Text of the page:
Q: Is our Lutheran position on ‘The Antichrist’ correct, or is this view now outdated?”
A: As you apparently are aware, the Lutheran position on the Antichrist is that the marks of this “man of lawlessness” find their fulfillment in the Roman papacy. This is a position clearly taught in the doctrinal writings to which the Lutheran Church subscribes, namely, the Lutheran Confessions. For example, in the Smalcald Articles (part II, Art. IV, par. 10) we find this statement: ” . . . the pope is the real Antichrist who has raised himself over and set himself against Christ. . . ” One can also see Article X of the Formula of Concord, paragraphs 20-22.
A careful look at II Thessalonians 2:3-12, the chief Scripture section on the Antichrist, convinces us that the position taken years ago by Martin Luther and the Reformers is the correct one. The fact that the Antichrist “sets himself up in God’s temple” indicates that the one who will fit the marks will be found as a leader in the outward ranks of Christianity, and not some political figure who is separate from the Church. At the same time, this “leader” will be “proclaiming himself to be God.” The Vatican Council in 1870 stated that the pope is to be “possessed of the infallibility with which the divine Redeemer wills that His Church should be endowed for defining doctrine concerning faith and morals.” In other words, this decree granted the Roman papacy the right to establish doctrine, placing itself above God’s own Word—yes, above God himself.
There are other passages which pertain to the subject of the Antichrist, such as: I John 2:18, I John 2:22, I John 4:3, II John 7, Daniel 7:8, 25 and 11:36-45, as well as Revelation 13:11ff. Some have questioned whether the passages in I John can apply to the Roman papacy, since there the Antichrist is described as ” the man who denies that Jesus is the Christ.” The claim is made by some that this cannot apply to the pope, since there is verbal acknowledgement on his part of the Trinity, despite his aberrations on the issue of salvation and on other matters in God’s Word. But our response to this is that any “leader” in the outward form of the Christian Church who adamantly denies justification by faith (the chief teaching in Scripture), is in actuality denying that Jesus is the full “Christ,” the Messiah who has single-handedly and totally procured sinners’ salvation. Any verbal and “formal” acknowledgement of Jesus under such circumstances is not only suspect but reprehensible.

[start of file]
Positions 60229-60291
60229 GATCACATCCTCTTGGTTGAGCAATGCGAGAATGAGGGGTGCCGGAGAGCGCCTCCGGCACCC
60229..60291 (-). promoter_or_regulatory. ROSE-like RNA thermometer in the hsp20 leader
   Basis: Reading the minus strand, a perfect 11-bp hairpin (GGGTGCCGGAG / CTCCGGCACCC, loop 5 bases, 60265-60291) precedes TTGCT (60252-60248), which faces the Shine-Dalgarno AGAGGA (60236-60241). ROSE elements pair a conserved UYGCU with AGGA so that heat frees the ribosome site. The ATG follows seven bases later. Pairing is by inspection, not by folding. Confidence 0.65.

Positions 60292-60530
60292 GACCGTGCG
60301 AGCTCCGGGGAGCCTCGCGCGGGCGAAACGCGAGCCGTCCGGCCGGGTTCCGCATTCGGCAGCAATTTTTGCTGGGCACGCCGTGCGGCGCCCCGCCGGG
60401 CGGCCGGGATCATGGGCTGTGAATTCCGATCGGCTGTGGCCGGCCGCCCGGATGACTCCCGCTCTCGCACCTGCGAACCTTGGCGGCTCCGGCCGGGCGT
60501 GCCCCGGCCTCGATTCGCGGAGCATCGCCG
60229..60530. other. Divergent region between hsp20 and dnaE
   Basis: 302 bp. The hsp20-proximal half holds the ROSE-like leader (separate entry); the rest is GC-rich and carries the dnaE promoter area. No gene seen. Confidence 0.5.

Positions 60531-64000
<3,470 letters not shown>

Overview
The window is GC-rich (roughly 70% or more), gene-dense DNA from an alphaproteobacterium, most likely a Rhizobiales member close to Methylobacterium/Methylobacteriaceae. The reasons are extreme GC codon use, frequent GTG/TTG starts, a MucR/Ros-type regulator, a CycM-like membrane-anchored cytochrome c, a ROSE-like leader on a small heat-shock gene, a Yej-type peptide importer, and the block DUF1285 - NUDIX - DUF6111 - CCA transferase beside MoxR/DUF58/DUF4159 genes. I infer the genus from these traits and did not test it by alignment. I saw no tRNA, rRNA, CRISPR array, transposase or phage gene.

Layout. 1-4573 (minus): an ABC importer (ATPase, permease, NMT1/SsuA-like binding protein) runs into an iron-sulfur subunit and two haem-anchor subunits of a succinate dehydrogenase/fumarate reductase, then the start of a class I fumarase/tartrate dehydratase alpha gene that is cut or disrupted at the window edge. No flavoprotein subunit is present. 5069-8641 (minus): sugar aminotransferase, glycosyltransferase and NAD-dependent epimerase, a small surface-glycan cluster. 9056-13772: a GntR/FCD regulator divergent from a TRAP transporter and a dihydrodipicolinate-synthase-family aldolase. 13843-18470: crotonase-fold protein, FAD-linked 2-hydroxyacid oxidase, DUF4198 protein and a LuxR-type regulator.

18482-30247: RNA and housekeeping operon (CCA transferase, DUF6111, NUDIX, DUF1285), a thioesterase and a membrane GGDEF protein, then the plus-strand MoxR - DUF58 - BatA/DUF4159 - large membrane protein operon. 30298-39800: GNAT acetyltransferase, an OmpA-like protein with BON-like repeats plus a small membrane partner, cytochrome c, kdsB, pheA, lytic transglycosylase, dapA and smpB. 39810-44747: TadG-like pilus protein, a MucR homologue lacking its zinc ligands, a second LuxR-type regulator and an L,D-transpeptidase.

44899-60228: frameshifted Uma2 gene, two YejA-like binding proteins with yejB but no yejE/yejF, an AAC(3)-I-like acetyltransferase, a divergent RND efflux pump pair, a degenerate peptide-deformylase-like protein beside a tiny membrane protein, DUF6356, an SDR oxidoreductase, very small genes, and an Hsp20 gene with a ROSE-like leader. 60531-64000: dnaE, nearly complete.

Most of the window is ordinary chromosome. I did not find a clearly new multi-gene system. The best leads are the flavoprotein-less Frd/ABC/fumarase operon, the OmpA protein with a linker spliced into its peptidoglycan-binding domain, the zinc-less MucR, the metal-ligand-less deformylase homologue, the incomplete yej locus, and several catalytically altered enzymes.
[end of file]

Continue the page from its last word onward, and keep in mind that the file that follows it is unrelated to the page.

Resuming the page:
To this day: the Roman papacy promotes the doctrine of salvation by faith and good works, and has officially condemned the teaching rediscovered by Luther, that a person is saved only by faith in Christ apart from his good works (Romans 3:28). The following statement adopted by the Council, of Trent (1545-1563) has never been retracted by anyone occupying the chair of the pope, but instead has received successively the “official imprimatur”: “If anyone says that justifying faith is nothing other than a trust in the Divine Mercy which forgives sins for Christ’s sake, or that it is faith alone that justifies, let him be damned.” This is pure blasphemy to our Lord Jesus Christ who, by his servant, the apostle Paul, has revealed to us: “For it is by grace you have been saved, through faith—and this not from yourselves, it is the gift of God—not by works, so that no one can boast” (Ephesians 2:8,9).
There have been many cosmetic changes in the Roman Catholic Church, but the matter of papal infallibility and the matter of salvation by works still remain. Furthermore, the Unam Sanctam bull signed by Pope Boniface VIII in 1302 has established the Roman Catholic Church perpetually as “the one, Holy Christian Church on earth.”
Until we are shown otherwise, the marks of the Antichrist still zero in on the Roman papacy. This does not preclude the possibility that the Antichrist will have a further “unveiling” than what is now present. In this ecumenical age one might expect a culmination of the Antichrist as Rome joins with other denominations and pushes for one universal head who resides at the Vatican.